Introduction – What is ‘scrap’ in manufacturing?
In a lot of manufacturing process we have a side-product that can be used again. We call such products ‘scrap’. The best example is sawdust that appears as a wood processing result, and it can be used for making Particle Boards.
In this blog, we will take this exact example and explain the processing flow through ERPAG.
In order not to explain everything from the beginning, we created a few items in our products and services list.
Note: ‘Scrap’ and ‘Reverse – bill of materials’ shouldn’t be mixed up, as those are two entirely different processes. You can read more about reverse option on this link: https://www.erpag.com/news/reverse-bom
Defining Scrap in BOM
In order for an item to be ‘scrap’, first you have to create it as a regular product.
You don’t have to define a supplier for this product, or create a BOM for it. If you sell scrap to a third party, you can define a selling price.
Defining scrap takes place in each BOM (bill of materials) where the product is actually a side-product (scrap). In finished product (or sub-assembly) you defined it’s side-products as well. In ERPAG, we allow one finished product to have more than one side-products.
We are defining which product is a ‘scrap’ in BOM by making a selection in the ‘type’ column. After that, you choose the product from the drop-down list. In our example, we will choose ‘Sawdust’, while the finished product will be ‘Board’. The component will be ‘log’ and the work operation will be ‘sawing’.
After recording the item, you will notice that the quantity of ‘scrap’ is a negative number.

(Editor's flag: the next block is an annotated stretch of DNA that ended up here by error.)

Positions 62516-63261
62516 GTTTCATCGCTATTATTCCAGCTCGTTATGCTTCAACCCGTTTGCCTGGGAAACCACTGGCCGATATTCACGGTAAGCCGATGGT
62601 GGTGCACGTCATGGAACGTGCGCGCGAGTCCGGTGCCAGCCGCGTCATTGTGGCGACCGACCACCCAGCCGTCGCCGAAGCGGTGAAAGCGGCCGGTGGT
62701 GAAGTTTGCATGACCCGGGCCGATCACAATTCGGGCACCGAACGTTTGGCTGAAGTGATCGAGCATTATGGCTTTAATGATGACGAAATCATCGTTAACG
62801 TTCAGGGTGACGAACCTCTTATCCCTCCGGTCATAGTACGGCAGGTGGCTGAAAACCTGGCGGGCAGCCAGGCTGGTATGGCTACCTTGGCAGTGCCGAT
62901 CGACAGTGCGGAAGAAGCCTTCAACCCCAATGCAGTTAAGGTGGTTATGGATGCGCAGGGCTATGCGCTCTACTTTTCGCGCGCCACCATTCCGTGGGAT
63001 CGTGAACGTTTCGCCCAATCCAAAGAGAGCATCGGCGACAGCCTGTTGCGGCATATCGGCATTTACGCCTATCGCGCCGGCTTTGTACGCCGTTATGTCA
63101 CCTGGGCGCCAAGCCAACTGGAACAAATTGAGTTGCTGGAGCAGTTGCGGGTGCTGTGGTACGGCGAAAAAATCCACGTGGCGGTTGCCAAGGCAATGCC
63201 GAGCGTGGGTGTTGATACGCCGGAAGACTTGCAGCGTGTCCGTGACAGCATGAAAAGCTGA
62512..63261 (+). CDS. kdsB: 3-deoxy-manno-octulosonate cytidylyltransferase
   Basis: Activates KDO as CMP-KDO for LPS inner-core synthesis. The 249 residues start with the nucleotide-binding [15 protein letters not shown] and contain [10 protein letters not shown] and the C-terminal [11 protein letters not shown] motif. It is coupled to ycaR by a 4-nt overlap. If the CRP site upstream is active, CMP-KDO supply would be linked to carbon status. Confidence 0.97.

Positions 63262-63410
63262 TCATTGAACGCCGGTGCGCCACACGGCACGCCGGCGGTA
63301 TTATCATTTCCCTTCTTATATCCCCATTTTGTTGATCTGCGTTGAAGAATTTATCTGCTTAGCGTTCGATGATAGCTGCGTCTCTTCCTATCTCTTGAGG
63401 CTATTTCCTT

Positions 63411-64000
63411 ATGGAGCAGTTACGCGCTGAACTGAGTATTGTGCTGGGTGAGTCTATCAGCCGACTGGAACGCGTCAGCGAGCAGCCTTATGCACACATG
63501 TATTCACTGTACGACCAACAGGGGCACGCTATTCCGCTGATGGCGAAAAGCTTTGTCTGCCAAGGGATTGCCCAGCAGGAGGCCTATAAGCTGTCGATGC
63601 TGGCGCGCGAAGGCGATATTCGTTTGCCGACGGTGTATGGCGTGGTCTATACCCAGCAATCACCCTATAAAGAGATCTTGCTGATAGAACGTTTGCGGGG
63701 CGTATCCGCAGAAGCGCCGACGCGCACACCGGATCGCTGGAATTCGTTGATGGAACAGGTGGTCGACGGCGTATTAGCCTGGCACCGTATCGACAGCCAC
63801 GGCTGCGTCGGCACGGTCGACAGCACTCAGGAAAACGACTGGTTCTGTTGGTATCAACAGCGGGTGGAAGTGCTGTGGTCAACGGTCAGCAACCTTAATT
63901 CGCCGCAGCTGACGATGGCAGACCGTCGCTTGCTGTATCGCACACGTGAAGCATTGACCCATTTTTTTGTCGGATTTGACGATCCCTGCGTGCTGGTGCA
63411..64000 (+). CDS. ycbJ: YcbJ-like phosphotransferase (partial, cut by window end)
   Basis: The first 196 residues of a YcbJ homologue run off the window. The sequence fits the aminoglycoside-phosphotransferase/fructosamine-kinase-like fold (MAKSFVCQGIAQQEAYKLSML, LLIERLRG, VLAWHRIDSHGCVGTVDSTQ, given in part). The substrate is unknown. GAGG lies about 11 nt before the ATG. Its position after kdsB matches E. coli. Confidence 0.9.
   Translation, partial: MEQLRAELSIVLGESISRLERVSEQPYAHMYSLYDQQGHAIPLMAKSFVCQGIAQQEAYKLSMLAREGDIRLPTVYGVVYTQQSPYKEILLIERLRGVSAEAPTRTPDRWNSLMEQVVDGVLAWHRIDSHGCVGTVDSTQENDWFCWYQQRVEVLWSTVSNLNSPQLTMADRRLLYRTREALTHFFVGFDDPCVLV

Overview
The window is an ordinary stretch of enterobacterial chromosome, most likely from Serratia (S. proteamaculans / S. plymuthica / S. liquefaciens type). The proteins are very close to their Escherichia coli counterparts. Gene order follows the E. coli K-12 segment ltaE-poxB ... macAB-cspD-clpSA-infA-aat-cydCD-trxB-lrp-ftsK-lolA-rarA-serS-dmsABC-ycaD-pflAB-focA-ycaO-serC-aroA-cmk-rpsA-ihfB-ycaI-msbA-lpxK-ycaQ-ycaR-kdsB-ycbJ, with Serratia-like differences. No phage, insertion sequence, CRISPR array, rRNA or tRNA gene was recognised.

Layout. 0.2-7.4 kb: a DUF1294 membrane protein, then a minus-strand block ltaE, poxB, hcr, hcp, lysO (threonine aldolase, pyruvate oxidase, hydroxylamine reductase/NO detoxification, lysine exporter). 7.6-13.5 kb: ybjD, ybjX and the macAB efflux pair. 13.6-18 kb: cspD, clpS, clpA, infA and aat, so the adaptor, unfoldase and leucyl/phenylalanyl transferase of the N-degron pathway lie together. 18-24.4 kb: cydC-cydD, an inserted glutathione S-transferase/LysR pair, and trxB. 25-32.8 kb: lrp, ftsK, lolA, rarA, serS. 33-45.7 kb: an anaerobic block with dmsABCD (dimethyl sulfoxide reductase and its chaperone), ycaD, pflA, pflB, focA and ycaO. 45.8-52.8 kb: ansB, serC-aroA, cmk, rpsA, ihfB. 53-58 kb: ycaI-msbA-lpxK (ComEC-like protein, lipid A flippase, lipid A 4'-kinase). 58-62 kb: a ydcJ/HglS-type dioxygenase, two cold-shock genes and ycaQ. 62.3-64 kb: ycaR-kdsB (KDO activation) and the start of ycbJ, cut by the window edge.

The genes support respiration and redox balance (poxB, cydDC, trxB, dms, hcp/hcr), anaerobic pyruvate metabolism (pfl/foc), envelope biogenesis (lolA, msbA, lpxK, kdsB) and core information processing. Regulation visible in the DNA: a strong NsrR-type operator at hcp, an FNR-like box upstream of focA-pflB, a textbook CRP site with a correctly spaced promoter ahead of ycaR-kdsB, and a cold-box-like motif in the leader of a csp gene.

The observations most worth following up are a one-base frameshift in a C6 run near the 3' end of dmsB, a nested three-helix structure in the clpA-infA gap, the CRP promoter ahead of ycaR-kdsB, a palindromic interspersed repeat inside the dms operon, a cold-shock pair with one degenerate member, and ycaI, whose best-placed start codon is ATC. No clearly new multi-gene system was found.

We did this intentionally, to inform you that this product will increase your stock. It’s a reversed product from decreasing your stock. When you are in the ‘edit mode’, enter the positive values, while ERPAG will turn them into negative ones when upon recording the changes. This might seem a bit confusing someone who is not an experienced mathematician, but, in the further manipulation it will be more logical. We promise!
Scrap doesn’t have an estimated cost and amount, because we don’t want it to affect estimated cost of the finished product.
The picture above is an example of a multi-level BOM (bill of materials). Where scrap is a part of a sub-component.
Standard work order and scrap
‘Standard’ work order is a custom work order. It gives you the ability to select an item that has a related BOM (bill of materials). You can select practically unlimited number of different BOM based products here.
In our example, we added 2 pcs of ‘Board’ item.
Item ‘Sawdust’ will be added as a scrap in the ‘output items’ (reversed from ‘input items’ / negative value in BOM setup).
Note: Scrap doesn’t have a stock price (it’s equal to 0) when it arrives to stock, as work order result. That’s because it’s complete value is included in the finished products. Otherwise, the cost would be double.
Scrap in BOM based work order
In our example, we will take a multi-level item ‘The red board’.
And we will mark it as ‘exploded’ so our BOM expands to a work order with direct components.
In this case, in output items we will get our related scrap.
Note: Through delivering output items to stock, the quantity can be different than the planned one. With this option, we are enabling the scrap amount to vary, if it’s higher or lower than planned amount. The appropriate quantity will land to our stock!
In our example, we will re-use it as a component to build a new product!
We achieve this by taking the item (which was a scrap in previous BOMs), and selecting it as a regular component.
In work order, we are doing everything regularly, just like with other finished products.
Note: Estimated cost on a scrap item should be 0, in most of cases. But, if you get this item from your supplier, then you should also enter the purchase price, in order to have more precise costs. Actual cost will be generated according to the stock card. Eg, when producing it it will be 0, and when it’s supplied by a vendor it will be calculated according to the inventory costing method (weighted average of FIFO).